Electric eels and power generator

If you wanted to set up a process to harness power from electric eels what would be the biggest hurdle to surmount.

Assume that money for the project is not an issue and there wont be animal rights groups creating barriers to setting up vast electric eel farms.

So whats the dope on harnessing electricity from electric eels.

There are aquariums that light up Christmas trees with electric eels, so it’s possible.

The problem is scaling up to a useful power output. If you have unlimited funding and don’t care about efficiency, the next problem would be getting enough eels. Eels are currently impossible to breed in captivity. Farmed eel (the kind we put on sushi) are raised from elvers (young eels) caught in the wild.

Electric eels are not related to true eels at all, they just look a bit like them; they’re classed as a species of knifefish.

Admittedly, there are no reliable records of electric eels having been bred in captivity either, but not many people have tried. It wouldn’t involve the same problems as breeding true eels, which migrate between salt and fresh water as part of their reproduction.

Electric eels don’t emit electricity all the time (at least, not at a relevant level), it’s for defence and killing prey, and they can’t keep it up for all that long. You’d need to have most of your fish ‘recharging’ most of the time, while your fish that were actively producing power would need to be poked with something non-conductive, or otherwise annoyed or startled into discharging electricity.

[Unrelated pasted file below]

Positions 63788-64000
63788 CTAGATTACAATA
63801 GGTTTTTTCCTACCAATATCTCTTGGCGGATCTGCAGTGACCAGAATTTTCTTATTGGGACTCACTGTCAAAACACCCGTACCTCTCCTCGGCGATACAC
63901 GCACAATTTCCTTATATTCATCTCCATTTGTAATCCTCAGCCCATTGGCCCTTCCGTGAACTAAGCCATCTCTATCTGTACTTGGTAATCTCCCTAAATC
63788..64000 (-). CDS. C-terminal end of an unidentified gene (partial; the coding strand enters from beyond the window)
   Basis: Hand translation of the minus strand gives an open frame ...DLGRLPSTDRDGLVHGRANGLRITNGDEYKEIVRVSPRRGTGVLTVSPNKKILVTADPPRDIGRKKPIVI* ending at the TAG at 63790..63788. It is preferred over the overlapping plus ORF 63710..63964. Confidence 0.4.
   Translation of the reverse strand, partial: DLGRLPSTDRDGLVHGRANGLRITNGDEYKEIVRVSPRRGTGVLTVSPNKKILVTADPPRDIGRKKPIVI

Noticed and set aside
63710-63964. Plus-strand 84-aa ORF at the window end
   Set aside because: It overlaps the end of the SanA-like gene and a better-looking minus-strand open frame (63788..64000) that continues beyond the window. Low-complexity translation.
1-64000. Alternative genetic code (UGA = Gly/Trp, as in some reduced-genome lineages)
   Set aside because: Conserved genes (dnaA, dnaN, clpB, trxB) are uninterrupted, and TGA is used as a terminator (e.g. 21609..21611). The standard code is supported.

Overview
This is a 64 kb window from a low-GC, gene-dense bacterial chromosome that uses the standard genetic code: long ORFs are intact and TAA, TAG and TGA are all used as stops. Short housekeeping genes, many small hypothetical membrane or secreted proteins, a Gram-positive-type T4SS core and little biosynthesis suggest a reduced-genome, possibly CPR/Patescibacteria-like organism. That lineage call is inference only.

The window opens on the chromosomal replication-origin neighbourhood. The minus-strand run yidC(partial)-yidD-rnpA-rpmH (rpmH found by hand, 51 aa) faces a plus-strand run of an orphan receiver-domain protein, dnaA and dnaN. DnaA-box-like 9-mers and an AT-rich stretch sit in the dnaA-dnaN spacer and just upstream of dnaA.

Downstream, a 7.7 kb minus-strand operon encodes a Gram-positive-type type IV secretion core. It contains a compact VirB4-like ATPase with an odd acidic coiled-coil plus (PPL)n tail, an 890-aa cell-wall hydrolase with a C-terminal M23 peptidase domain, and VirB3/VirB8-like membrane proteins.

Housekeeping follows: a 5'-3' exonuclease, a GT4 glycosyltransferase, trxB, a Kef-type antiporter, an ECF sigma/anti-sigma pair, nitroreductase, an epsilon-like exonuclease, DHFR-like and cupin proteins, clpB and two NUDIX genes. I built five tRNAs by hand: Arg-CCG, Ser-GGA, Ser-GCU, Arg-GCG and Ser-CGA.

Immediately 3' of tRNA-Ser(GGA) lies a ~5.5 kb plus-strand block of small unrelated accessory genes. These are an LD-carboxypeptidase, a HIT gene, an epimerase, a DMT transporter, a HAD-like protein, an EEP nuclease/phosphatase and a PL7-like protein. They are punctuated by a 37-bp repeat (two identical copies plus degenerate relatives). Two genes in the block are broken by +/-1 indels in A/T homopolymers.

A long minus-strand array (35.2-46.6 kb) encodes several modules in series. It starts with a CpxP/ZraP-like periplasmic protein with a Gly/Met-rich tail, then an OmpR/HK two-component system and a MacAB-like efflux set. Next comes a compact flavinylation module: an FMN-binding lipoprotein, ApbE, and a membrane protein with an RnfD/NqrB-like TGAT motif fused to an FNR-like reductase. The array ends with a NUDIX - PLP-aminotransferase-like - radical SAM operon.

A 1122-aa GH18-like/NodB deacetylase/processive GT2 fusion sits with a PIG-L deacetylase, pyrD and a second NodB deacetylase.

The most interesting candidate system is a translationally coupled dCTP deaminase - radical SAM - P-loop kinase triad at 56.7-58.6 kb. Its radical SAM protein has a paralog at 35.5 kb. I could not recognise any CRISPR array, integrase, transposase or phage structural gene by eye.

The other issue is that they require high quality soft water, at tropical temperatures; unless you have an appropriate tropical stream to feed your setup, you’d be using more energy on running heaters and pumps to keep the fish alive than you’d stand a chance of getting back from the fish.

Some youtube videos showing electric eels killing alligators and other large animals was in dirty brackish water. So dont think they will need very good water quality as long as the pH is right.

Reading the details on that article, the eel does not actually power the tree. The tree is conventionally powered; there are just sensors in the tank that detect the frequent low-power shocks the eel produces and uses the output of those sensors to control the lights. It does say that they were able to get power from the eel directly, but only for super-low-voltage lights which presumably weren’t very visually interesting.

Electric eels produce two levels of shocks. The low level shocks are used for navigation and prey sensing. The high level shocks can stun prey, but also hurt the eel a bit. The eel can also use the high level shocks for defense.

As Chronos noted, they aren’t actually using the shocks to power the Christmas lights, presumably because the amount of energy is small enough that the low voltage lights they managed to illuminate were rather underwhelming. Instead, they use the shocks to trigger other circuitry that causes the lights on the tree to go on. Basically, they are cheating to make the eels look more impressive at generating electricity than they really are.

In a way, the low level shocks are kinda like lemon batteries. Yes, they make electricity, but it’s really not practical to power anything from them. You’d need an entire table top of lemon batteries to power anything useful, and you’d need an awful lot of eels to generate a useful amount of electricity as well.